Romanian Seaside

Tourism has been increasingly developing in Romania from the 1930’s when the nucleus of the resorts, characterized by small isolated buildings, were extended reproducing the design of urban spaces. In the period from the 1930’s to the 1960’s the foundations for the mass tourism were set. During the second half of the twentieth century and under the supervision of the architect Cezar Lazarescu, the Romanian coastline experienced massive development with the construction of numerous resorts. These centralized projects aimed at integrating accommodation areas, taking into consideration the landscape’s distinct relief, shoreline configuration, the area’s traffic and infrastructure etc. These resort complexes, based on land systematization and planning, increased the hotels’ capacity, each had their own individual identities and hosted new tourist accommodation typology, principally leisure, recreation and treatment. Underlying this development the planners’ aspirations were to build leisure facilities besides the accommodation spaces.

Currently, a large number of hotels on the Romanian seaside are in an advanced state of degradation. This decay phase has been reached either because of the uncertain legal status of some of them, or for lack of funds. All these degradations appear mostly due to lack of maintenance of buildings while some of them give the impression that they have been abandoned.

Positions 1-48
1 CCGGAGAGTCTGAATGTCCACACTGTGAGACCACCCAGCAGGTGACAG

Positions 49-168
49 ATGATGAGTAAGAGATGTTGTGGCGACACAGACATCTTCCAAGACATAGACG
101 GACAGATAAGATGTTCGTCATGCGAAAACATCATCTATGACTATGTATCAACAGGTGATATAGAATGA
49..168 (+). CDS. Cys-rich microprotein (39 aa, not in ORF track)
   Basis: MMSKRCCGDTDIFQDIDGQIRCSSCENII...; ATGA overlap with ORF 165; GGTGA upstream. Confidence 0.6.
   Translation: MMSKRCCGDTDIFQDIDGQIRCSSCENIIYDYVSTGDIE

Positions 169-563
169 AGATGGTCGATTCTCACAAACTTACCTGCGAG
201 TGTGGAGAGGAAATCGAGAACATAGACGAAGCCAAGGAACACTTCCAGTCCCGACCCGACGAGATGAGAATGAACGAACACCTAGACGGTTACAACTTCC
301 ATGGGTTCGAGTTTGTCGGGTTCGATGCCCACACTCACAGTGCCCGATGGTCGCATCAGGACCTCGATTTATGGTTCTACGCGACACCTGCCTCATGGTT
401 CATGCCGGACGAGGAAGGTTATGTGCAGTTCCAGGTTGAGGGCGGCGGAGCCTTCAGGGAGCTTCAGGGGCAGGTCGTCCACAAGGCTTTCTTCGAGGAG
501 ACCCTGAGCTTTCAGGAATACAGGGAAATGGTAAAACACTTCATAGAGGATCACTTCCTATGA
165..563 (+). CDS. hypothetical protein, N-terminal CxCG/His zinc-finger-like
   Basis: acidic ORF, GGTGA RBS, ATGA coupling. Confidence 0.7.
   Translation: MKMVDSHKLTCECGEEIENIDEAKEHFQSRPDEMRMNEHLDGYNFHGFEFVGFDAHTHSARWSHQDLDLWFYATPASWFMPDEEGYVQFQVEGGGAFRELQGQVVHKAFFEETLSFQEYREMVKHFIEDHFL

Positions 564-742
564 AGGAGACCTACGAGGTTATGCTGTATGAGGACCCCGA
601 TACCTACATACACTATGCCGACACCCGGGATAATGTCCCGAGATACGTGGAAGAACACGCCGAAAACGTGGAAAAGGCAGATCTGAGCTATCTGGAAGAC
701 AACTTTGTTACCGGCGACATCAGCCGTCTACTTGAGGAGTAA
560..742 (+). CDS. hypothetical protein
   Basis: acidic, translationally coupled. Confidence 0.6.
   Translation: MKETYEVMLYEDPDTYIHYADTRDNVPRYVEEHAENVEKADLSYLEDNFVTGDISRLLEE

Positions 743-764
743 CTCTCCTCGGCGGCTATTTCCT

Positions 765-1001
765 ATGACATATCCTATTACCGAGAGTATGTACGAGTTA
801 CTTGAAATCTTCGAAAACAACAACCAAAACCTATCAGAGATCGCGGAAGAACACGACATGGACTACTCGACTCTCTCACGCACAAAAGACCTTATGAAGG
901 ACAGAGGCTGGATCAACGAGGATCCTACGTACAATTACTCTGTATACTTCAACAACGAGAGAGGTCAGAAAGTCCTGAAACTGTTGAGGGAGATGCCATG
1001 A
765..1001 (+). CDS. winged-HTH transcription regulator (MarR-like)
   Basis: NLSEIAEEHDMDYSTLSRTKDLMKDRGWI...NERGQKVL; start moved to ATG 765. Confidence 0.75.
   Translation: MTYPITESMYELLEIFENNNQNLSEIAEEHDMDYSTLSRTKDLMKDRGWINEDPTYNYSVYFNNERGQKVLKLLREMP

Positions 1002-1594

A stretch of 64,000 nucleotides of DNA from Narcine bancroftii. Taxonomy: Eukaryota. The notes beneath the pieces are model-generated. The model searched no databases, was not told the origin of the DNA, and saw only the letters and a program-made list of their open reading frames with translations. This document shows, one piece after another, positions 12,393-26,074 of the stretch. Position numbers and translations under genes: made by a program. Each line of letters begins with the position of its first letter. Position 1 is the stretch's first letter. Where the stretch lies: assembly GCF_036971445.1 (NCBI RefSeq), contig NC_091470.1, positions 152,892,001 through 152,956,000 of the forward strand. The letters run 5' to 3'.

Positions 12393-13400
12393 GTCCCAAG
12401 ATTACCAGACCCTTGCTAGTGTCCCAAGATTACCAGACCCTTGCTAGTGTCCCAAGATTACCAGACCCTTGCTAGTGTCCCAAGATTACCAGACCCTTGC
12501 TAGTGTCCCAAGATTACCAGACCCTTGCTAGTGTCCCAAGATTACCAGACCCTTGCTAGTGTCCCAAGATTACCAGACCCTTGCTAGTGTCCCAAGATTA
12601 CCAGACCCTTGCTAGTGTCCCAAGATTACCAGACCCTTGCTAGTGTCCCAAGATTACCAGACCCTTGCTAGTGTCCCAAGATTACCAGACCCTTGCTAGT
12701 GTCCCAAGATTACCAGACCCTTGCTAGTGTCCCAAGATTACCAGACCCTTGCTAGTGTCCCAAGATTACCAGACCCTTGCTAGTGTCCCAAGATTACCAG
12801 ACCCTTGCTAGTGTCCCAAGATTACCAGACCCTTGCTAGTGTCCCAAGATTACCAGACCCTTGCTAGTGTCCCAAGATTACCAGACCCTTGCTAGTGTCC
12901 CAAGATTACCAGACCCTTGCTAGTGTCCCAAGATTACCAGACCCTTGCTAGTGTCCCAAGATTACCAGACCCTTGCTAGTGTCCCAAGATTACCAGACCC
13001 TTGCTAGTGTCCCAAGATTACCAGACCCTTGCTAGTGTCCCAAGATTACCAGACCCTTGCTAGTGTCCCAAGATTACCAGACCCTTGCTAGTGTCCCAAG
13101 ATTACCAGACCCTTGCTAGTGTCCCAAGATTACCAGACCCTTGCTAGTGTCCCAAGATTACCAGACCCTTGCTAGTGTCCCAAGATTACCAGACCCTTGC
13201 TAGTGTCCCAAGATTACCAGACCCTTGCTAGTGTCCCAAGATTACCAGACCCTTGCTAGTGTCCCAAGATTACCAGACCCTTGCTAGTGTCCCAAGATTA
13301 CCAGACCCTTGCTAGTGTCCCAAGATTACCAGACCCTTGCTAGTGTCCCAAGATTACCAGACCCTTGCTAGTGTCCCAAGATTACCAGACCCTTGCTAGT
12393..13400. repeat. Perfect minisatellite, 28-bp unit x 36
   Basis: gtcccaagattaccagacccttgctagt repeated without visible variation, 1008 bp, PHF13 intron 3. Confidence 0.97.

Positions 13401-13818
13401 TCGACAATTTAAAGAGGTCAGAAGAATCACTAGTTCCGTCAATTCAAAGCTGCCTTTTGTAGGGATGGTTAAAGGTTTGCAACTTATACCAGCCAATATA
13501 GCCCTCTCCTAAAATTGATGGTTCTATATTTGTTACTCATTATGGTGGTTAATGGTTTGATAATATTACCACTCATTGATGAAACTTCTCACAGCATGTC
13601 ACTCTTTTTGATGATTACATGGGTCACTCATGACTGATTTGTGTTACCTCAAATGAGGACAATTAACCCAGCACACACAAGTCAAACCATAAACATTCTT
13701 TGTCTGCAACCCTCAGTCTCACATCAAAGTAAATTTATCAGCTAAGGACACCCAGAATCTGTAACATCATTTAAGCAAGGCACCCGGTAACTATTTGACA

The Neptun-Olimp ensemble is a balneotherapeutic resort situated in the former location of the forest Comorova.

 The Neptun Resort was inaugurated in 1967, at the same time with the opening of the first hotels. The Neptun Hotel, located in the center of the resort, is one of its symbols. The Neptun Hotel, as well as the Forum Hotel from the Costinesti Resort, has a silhouette dominated by two axes of composition, one horizontal and one vertical. The main entrance, the foyer, the reception areas, the conference rooms, the restaurant and the technical annexes develop horizontally into an ensemble with a single level, composed of elements in which the opaque part is predominant. The architectural appearance is dominated by decorative vertical elements made of prefabricated concrete. Accommodations are located in a tower-type building (beam-to-column) with eight levels, with a rigorous facade where the right angle prevails. The decorative elements are made of vertical balustrades and elements separating the terraces made of concrete.

At present, the hotel no longer works at full capacity. Although the building is in a better condition than other buildings of the Neptun Resort, because the maintenance work at the hotel has not been done on a regular basis, several degradations can be seen, such as: deteriorated exterior plaster and facade staining due to environmental factors and improper isolation, which further caused infiltrations of rainwater, deterioration of the terraces waterproofing, the occurrence of parasitic vegetation on terraces and on the facades, exterior access platforms degradation and adjacent green spaces deterioration.

The Olimp resort was completed in 1972 and has three main hotel compounds:

1.The Amfiteatru Ensemble consists of the Amfiteatru, Panoramic and Belvedere hotels;